The Duke Data Accessioner was built out of the need for a simple GUI interface to allow technical services staff an easy way of migrating data off disks and onto a file server for basic preservation, further appraisal, arrangement, and description. It also provides a way to integrate common metadata tools at the time of migration rather than after the fact.
With a simplified interface and being written in Java, it is intended to be easily adopted by smaller institutions with little or no IT staff support. Existing tools fulfill different parts of the idea but never completed it. (National Library of Australia system is another option that recently came to light and appears to be very good, although it has higher infrastructure requirements.)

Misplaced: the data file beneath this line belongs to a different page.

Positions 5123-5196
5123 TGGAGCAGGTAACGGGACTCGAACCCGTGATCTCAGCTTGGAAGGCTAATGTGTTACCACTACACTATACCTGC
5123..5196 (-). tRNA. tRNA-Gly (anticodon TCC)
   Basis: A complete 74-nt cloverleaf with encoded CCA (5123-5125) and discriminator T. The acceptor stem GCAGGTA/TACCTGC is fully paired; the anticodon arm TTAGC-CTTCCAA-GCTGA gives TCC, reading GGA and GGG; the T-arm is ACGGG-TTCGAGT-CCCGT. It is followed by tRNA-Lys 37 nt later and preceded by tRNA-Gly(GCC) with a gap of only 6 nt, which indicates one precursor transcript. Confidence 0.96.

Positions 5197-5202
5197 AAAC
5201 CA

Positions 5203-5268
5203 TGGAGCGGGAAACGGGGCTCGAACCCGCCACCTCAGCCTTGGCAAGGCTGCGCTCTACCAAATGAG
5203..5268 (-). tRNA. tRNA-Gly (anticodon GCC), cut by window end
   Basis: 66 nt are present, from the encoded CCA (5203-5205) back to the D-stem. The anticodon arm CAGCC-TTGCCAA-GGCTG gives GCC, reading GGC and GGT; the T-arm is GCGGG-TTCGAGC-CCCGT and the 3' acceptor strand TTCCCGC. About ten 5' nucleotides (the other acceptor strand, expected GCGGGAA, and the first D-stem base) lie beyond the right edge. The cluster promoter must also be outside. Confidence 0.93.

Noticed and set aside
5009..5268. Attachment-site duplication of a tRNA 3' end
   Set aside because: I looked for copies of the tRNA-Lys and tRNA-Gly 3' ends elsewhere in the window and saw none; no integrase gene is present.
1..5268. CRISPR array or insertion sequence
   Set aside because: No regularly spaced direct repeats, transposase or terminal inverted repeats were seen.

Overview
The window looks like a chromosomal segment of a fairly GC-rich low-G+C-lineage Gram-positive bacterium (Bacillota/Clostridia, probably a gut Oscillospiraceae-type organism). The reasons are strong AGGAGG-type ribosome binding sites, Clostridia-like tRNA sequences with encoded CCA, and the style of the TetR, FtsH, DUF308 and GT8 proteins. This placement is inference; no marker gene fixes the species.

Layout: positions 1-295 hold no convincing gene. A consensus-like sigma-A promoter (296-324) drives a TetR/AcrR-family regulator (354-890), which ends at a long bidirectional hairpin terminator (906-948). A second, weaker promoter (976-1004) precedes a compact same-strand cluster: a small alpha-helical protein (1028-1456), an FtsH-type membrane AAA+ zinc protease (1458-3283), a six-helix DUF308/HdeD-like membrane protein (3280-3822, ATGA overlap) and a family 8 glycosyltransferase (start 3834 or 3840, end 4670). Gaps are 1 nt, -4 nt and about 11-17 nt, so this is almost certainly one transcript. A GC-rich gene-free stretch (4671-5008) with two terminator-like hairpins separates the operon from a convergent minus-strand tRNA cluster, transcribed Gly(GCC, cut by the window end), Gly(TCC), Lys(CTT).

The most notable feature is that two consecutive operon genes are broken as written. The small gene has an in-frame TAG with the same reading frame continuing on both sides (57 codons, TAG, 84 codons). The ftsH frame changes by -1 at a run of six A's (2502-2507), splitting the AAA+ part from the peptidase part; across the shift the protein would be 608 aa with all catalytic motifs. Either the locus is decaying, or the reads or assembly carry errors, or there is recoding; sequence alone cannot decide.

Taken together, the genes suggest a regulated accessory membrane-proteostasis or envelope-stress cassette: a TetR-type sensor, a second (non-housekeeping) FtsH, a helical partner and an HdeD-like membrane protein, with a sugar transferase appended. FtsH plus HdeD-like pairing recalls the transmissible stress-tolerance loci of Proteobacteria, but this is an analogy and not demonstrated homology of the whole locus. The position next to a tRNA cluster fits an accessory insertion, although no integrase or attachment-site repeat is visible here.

The very first version of the tool was written in the course of a week in early 2008 and, although usable, it was more of a proof-of-concept. For nearly a year there was no active development except to tune the metadata output and fix some bugs. In January 2009 the Data Accessioner was revisited with a revised architecture. Also, the metadata tool adapters and the custom metadata manager where extracted to be used as plugins. Since 2013, maintenance of the tool has moved outside the purview of Duke University, hence renaming the tool the Data Accessioner.